Netflix acquires comic book publisher Millarworld

In its first-ever acquisition, the SVOD giant is teaming up with comic book legend Mark Millar to create original films, series and kids shows based on existing Millarworld franchises and new properties.
August 8, 2017

In a big push for more superhero content, Netflix has purchased Millarworld, the publishing outfit founded by comic book legend Mark Millar.

Known as a modern-day Stan Lee, Millar is the creative force behind a number of iconic Millarworld brands including Kick-Ass (pictured), Kingsman and Old Man Logan. Millar also spent eight years at Marvel, where he developed a range of comic books and story arcs that inspired the first Avengers movie, Captain America: Civil War and Logan.

Though terms of the acquisition weren’t disclosed, Netflix has announced it will create yet-to-be-announced original films, series and kids shows based on Millarworld’s existing fan-favorite franchises. Under the Netflix label, Millarworld will also continue to create new properties spanning the superhero, anti-hero, fantasy, sci-fi and horror genres.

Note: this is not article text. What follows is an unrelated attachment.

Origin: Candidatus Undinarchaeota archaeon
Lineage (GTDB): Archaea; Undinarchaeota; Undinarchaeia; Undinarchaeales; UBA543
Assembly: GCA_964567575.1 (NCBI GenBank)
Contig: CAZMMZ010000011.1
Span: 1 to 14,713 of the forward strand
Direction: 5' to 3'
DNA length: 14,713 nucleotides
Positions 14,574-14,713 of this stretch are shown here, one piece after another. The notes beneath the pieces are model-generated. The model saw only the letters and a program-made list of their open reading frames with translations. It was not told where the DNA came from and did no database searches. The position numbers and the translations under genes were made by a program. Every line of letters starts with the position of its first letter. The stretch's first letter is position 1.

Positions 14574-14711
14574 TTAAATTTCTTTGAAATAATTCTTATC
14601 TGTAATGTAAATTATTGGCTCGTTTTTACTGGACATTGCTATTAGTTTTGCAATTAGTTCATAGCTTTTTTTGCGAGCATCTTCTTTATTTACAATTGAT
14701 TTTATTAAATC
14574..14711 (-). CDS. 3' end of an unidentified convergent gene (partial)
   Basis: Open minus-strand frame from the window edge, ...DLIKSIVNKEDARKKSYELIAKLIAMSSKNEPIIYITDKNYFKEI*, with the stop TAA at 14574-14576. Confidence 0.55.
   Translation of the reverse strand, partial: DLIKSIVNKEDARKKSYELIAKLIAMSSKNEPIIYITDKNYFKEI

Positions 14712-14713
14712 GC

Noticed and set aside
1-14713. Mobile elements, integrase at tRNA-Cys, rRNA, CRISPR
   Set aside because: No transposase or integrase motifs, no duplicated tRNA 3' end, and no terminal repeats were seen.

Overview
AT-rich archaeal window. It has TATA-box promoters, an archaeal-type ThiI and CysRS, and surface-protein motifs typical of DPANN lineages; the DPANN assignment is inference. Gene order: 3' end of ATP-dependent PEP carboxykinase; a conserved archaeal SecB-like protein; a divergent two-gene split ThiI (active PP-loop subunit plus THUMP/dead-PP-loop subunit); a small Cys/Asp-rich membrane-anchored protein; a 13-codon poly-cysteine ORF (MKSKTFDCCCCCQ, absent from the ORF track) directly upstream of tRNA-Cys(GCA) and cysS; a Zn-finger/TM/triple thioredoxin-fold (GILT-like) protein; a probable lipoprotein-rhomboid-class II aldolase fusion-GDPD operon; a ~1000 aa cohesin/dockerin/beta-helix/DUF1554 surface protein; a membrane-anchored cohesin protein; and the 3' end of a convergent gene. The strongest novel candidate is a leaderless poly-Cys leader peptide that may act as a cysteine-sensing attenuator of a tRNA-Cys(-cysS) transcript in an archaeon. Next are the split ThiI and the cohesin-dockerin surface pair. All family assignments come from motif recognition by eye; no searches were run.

Millar founded his comics publishing house in 2003 and currently operates the company with his wife, Lucy. Since its launch, the company and its co-creators have produced 18 published character worlds, of which three, Wanted, Kick-Ass and Kingsman, were adapted into movies that have a combined global box office gross of nearly US$1 billion. Millarworld properties have also found global licensing success across clothing, video-games and toys.

The acquisition follows Netflix’s partnership with Disney-owned Marvel that has delivered a number of popular superhero-based shows including Jessica Jones, Daredevil, Luke Cage and Iron Fist.

For more kid-focused superhero content, the SVOD recently ordered Hasbro’s first Netflix original series, Stretch Armstrong and the Flex Fighters.

In related comics and graphic novel business, a new joint-estimate by comic book sales repository Comichron and industry source ICv2 revealed that a larger kids and female audience helped drive sales of comic books and graphic novels up 5% to US$1.1 billion in 2016.

About The Author
Jeremy is the Features Editor of Kidscreen specializing in the content production, broadcasting and distribution aspects of the global children's entertainment industry. Contact Jeremy at



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